Aspirin induced gastric ulcer model

Aspirin is suspended in 1% carboxymethyl cellulose in water and administered at a dose of 200 mg/kg., b.w., orally to induce ulcer (Williamson and Okpako, 1986). All 24 animals were fasted for 24 hour and divided in to four groups (n=6 in each group).  In addition to aspirin; Group I animals treated with saline water, Group II treated with ranitidine (20 mg/kg., p.o.), Group III and IV treated with EECP 100 mg/kg and 200 mg/kg respectively daily once for 7 days. The treatment was given 30 min before the aspirin. On 8th day all group animals fasted for 18 hour and sacrificed. Further, the stomach was removed and opened along the grater curvature, gastric contents were collected and used to measure various biochemical parameters (Robert 1979).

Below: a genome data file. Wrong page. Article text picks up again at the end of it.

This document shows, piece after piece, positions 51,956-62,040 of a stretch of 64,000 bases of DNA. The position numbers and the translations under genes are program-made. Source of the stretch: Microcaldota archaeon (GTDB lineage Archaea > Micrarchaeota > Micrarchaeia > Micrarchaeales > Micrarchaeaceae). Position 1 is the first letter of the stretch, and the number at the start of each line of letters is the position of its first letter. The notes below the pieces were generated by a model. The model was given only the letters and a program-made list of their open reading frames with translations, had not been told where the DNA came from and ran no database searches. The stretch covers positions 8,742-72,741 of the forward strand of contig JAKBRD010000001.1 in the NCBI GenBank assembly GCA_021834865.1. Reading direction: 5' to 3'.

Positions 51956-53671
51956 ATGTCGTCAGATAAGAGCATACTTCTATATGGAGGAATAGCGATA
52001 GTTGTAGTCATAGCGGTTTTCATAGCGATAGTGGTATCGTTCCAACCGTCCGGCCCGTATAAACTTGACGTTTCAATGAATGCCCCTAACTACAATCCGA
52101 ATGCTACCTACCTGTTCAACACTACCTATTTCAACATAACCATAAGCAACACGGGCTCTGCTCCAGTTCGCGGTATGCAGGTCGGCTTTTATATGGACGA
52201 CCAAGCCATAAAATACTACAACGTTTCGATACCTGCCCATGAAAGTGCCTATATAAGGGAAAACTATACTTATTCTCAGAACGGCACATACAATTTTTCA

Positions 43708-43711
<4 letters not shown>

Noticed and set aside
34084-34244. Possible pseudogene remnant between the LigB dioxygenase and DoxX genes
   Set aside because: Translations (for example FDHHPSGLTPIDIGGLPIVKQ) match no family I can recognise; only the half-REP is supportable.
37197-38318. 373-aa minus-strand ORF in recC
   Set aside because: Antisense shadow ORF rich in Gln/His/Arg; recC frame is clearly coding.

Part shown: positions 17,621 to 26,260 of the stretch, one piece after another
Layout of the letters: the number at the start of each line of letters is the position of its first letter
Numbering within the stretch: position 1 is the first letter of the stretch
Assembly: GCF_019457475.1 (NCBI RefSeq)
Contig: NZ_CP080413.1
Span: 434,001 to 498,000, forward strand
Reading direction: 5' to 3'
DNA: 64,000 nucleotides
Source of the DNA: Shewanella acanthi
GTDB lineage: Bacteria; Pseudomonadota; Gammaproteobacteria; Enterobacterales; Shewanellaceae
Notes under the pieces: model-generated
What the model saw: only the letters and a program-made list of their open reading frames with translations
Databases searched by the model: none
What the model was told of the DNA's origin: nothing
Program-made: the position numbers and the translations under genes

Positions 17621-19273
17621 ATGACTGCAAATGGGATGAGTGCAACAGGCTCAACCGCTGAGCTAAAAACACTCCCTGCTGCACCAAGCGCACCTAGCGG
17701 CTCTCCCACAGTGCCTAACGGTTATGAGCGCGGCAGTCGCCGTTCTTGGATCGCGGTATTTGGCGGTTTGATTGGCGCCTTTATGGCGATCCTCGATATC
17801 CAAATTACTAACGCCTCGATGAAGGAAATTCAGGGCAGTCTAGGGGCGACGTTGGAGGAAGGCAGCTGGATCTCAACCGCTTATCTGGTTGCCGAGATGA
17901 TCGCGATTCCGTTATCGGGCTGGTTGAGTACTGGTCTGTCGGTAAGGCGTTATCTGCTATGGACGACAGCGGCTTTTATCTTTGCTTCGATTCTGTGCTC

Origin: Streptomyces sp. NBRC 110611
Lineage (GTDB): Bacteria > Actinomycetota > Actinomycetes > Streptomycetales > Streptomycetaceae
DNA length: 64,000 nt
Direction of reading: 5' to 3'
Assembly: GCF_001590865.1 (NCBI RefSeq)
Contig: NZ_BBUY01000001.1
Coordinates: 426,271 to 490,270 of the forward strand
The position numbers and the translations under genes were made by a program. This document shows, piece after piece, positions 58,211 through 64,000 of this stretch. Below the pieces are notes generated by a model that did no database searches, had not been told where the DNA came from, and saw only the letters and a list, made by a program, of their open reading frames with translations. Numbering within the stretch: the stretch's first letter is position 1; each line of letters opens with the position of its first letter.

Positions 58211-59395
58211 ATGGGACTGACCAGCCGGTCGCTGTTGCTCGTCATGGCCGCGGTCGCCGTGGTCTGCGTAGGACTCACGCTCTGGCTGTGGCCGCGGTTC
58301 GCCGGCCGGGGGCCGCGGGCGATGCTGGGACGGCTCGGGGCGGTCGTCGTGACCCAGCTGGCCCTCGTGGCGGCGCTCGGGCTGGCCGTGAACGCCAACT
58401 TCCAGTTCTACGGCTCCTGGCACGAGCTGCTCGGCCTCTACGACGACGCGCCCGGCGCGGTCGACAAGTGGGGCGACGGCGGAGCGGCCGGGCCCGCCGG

Cold restraint stress-induced ulcer model

The experiment was carried out as described in standard procedures (Vincent et al., 1977). Animals were fasted for 24 hour and divided in to four groups, each group having 6 animals. Control Group I animals received saline water as equal volume of drug, Group II received ranitidine (20 mg/kg) as the reference drugs. Group III and IV were received EECP 100 and 200 mg/kg respectively. After administration for 5 days, animals fasted for 12 hour then made unable to move in a stress cage (steel cage), temperature maintained 3-50C kept for 3 hour. After these animals were sacrificed, stomachs were collected and ulcer index calculated as described in earlier methods (Deshpande et al. 2003).

Histopathology study

The animals sacrificed and stomachs were separated, washed using saline and kept in 10% formaldehyde solution for histopathological examination. The staining was carried out by using hematoxylin and Eosin (H&E) and assessed for mucosal damage, oedema, bleeding and necrosis.

Statistical analysis